Friday, September 17, 2010

Record temperatures killing Caribbean coral

Stephen Leahy in IPS via Tierramérica: The waters of the Caribbean Sea are the warmest on record and the region's imperilled corals are bleaching and beginning to die, experts warn. This year many corals are already bleached and dying in the southern Caribbean Sea, especially in the Lesser Antilles, according to Mark Eakin coordinator of Coral Reef Watch at the U.S. National Oceanographic and Atmospheric Administration (NOAA).

The waters are even warmer than they were in 2005 when a severe bleaching occurred across much of the Caribbean. More than 60 percent of corals around the U.S. Virgin Islands died, Eakin told Tierramérica. Water temperatures in this region reach their annual peak between September and October.

The area affected by bleaching and dying corals will likely extend to the region east of Nicaragua, past the island of Hispaniola (Haiti and Dominican Republic) to Puerto Rico and the Lesser Antilles, and south along the Caribbean coasts of Panama and South America, according to a warning issued by Coral Reef Watch last month. "There is the potential that this will be worse than 2005, unless some tropical storms come through and mix the warm surface water with deeper, cooler water," Eakin said.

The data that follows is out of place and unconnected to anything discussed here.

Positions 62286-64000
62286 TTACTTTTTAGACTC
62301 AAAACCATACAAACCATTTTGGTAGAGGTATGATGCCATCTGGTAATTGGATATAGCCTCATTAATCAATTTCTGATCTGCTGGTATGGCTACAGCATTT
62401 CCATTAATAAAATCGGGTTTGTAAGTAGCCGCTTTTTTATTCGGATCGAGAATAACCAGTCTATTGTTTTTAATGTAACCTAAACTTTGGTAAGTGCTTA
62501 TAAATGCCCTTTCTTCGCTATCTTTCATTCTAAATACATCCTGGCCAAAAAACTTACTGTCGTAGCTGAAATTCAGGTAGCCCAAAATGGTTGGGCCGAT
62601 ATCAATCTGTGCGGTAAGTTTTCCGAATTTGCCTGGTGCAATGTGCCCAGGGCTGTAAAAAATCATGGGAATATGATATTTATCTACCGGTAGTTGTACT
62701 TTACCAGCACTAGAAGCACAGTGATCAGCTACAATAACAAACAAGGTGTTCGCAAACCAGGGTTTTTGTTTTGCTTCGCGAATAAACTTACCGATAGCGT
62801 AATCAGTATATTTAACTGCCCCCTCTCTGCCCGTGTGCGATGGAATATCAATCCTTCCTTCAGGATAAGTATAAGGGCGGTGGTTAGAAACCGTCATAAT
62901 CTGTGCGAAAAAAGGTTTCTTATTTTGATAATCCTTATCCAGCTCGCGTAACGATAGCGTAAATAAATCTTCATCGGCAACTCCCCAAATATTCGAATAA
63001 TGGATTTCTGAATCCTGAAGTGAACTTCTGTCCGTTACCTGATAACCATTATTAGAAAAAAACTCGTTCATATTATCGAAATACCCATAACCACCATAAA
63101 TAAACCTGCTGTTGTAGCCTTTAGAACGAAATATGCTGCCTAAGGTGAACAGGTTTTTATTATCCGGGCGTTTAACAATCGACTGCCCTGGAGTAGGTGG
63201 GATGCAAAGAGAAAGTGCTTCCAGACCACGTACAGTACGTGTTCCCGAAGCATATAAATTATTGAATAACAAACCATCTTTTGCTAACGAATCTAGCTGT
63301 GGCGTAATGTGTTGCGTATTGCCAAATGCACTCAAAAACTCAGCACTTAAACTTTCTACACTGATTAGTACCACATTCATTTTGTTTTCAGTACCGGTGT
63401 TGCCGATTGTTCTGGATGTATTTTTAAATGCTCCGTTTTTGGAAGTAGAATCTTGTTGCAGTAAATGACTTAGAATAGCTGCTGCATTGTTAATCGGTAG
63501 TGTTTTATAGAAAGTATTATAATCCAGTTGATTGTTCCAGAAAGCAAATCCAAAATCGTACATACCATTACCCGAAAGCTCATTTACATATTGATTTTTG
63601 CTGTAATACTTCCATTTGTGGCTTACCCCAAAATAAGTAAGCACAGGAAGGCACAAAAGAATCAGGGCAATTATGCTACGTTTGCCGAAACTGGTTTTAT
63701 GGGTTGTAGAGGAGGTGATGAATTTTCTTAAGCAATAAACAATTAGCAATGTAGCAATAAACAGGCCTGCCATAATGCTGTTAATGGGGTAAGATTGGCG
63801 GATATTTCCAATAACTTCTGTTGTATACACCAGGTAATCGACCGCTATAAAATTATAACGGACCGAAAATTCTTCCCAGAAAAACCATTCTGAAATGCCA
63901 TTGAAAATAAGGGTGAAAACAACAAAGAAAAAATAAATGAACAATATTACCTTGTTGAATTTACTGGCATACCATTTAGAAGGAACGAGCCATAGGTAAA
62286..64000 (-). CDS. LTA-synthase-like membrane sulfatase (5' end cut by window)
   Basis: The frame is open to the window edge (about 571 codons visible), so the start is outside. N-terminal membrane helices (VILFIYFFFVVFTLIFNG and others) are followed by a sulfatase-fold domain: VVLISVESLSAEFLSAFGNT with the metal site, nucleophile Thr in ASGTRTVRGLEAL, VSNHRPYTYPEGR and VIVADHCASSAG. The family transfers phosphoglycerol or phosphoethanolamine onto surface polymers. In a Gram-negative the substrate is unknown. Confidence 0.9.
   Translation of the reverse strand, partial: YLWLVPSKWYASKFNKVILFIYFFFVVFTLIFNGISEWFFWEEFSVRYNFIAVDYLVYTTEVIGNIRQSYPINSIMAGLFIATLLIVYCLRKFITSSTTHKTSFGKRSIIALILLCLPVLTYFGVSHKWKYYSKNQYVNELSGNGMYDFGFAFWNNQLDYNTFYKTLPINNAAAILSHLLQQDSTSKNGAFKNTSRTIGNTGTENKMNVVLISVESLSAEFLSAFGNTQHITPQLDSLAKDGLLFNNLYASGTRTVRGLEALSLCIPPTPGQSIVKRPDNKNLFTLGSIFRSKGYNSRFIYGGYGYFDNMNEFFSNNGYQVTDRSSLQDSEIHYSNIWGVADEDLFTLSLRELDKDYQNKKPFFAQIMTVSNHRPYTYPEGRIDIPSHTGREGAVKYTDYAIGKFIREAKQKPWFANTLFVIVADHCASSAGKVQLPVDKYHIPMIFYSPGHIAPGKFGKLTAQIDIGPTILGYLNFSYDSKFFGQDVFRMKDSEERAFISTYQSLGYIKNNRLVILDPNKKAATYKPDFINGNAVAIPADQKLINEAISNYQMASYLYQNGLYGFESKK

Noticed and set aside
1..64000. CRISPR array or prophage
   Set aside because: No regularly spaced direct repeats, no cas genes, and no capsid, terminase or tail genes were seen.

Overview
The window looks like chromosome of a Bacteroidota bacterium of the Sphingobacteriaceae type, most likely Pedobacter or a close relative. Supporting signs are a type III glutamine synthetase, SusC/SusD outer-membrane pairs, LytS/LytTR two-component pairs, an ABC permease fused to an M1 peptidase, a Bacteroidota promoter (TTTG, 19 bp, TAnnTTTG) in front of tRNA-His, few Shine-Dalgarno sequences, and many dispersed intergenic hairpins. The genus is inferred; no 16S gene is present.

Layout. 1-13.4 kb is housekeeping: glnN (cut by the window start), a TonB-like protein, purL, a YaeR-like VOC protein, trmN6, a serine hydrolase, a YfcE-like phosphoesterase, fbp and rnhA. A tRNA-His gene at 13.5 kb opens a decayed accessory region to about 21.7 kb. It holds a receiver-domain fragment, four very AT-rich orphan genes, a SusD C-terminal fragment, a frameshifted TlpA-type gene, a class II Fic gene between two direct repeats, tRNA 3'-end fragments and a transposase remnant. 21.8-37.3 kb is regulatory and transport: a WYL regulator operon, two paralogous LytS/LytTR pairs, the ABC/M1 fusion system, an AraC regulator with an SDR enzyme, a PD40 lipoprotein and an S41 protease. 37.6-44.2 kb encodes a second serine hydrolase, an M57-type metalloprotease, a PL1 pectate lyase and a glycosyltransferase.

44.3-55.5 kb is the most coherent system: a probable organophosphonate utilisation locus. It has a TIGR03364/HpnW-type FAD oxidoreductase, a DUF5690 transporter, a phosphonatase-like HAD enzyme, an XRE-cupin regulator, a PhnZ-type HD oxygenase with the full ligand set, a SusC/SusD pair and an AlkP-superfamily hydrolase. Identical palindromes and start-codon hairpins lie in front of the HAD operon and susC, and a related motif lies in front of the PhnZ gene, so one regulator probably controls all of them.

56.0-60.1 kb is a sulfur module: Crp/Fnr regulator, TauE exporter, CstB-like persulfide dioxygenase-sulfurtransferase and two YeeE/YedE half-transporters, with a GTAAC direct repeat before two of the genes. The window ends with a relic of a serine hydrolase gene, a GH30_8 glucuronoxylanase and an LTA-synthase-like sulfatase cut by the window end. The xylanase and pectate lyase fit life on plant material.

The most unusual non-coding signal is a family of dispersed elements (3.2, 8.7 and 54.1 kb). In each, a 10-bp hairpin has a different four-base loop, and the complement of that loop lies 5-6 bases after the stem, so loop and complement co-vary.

Coral reefs are found in less than one percent of the world's oceans but are home to 25 to 30 percent of all marine species. Some one billion people depend directly and indirectly on reefs for their livelihoods. The International Union for Conservation of Nature (IUCN) considers coral reefs one of the life-support systems essential for human survival….

Healthy Acropora prolifera coral, photographed by Mark Eakin of NOAA near Lee Stocking Island, Bahamas

No comments: